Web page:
Mike Spranger, IFAS
Suzanne Stapleton is an Agricultural Sciences and Digital Initiatives Librarian at the University of Florida. Her work includes digitization projects for the sciences with an emphasis on preservation of the agricultural record. She has conducted agricultural research in the U.S., Mexico, and Central America. She supports open access publishing and serves on the UF Open Journal System Service Team and the Scholarly Communications Task Force. She attended THATCamp Gainesville in Spring 2015.
Jack Stenner, Art
Jason Steuber is Asian art expert with over 20 years of curatorial and project management experience with AAM-accredited (American Alliance of Museums) museums. Steuber was appointed as the Cofrin Curator of Asian Art at the Samuel P. Harn Museum of Art in 2008. He oversees the collection of over 3,000 works of art from China, Japan, Korea, India, the Himalayas and Southeast Asia. Overseeing the new 26,000 sq. ft. David A. Cofrin Asian Art Wing which opened in 2012, he actively builds the museum’s collection of Asian art. His research interests include the history of collecting and exhibiting Asian art and the relationship between traditional and contemporary art throughout Asia. He is the editor of the David A. Cofrin Asian Art Manuscript series.
Websites: http://www.harn.ufl.edu/collections/asian; http://exhibits.uflib.ufl.edu/harnkoreanart/
Robert Taber, History
Laurie N. Taylor is the Digital Scholarship Librarian at the University of Florida. Her work focuses on data/digital curation, digital scholarship, and developing socio-technical supports (people, policies, technologies, communities) for scholarly cyberinfrastructure. This includes work to develop, sustain, and integrate digital scholarship across communities and to foster an environment of radical collaboration. She is the Technical Director for the international collaborative Digital Library of the Caribbean (dLOC), founding Steering Committee Member for the Florida Digital Humanities Consortium (FLDH), and member of the UF DH Graduate Certificate Committee. Website: www.laurientaylor.org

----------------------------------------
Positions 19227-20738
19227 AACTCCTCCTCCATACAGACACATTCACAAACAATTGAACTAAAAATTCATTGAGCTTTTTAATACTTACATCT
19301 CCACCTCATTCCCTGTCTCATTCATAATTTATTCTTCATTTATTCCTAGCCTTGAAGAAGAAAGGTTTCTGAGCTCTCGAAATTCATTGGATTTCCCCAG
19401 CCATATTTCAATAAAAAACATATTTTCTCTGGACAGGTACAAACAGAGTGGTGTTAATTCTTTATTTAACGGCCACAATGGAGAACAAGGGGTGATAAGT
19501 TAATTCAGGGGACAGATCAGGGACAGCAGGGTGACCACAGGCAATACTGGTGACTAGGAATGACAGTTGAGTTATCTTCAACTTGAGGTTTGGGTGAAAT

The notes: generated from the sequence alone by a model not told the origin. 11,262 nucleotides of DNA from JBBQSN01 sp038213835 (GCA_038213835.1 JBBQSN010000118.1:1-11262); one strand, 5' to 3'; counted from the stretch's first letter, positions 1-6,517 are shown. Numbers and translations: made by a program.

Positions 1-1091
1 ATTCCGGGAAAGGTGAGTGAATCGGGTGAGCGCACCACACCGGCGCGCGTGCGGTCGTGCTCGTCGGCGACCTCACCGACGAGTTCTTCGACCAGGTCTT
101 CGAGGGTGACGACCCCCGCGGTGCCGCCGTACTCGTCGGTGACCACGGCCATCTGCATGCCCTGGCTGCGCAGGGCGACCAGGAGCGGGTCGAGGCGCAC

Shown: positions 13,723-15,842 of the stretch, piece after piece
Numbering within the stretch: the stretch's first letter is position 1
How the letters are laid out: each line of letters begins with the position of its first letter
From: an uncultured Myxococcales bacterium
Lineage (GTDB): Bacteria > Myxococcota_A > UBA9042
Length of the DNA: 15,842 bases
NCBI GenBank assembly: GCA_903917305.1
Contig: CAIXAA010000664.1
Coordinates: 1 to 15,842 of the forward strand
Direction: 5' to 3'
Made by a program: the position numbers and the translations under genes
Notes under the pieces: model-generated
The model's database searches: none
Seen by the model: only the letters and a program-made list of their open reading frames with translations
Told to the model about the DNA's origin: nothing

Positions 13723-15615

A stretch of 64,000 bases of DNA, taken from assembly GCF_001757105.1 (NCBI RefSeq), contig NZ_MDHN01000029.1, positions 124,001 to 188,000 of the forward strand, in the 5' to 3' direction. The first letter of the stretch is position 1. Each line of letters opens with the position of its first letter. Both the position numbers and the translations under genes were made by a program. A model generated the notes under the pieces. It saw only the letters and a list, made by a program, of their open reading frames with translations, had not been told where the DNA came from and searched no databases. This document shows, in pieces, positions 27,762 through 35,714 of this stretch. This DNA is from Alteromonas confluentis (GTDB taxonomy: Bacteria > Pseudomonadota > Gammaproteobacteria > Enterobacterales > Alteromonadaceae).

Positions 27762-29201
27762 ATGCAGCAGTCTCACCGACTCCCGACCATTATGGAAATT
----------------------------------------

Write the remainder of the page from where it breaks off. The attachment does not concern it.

David Therriault, College of Education
Jennifer Thomas, Musicology
Leslie Todd, Art History, student
George Topalidis, Classics
Trysh Travis, Center for Women’s Studies and Gender Research
Joyce Tsai, Art History
Gregory Ulmer, English
Karina A. Vado is a PhD student in the Department of English at the University of Florida. Her primary areas of research include African-American and Chican@/Latin@ cultural studies, multi-ethnic science fiction and fantasy, critical race and gender studies, feminist digital humanities, and utopian studies. Karina is a Florida Education Fund McKnight Doctoral Fellow, as well as a SWPACA Michael K. Schoenecke Leadership Institute Fellow. She received her MA in Women’s Studies from the University of Florida in 2014.
David Van Kleeck, Smathers Libraries
Margarita Vargas-Betancourt, Smathers Libraries
Brandon Vega, UFIT
Marcela Varona, Art History
Mary Watt, LLC
Velvet Yates, Classics
Jeffrey Yeakel, Classics
Digital Humanities: UF Groups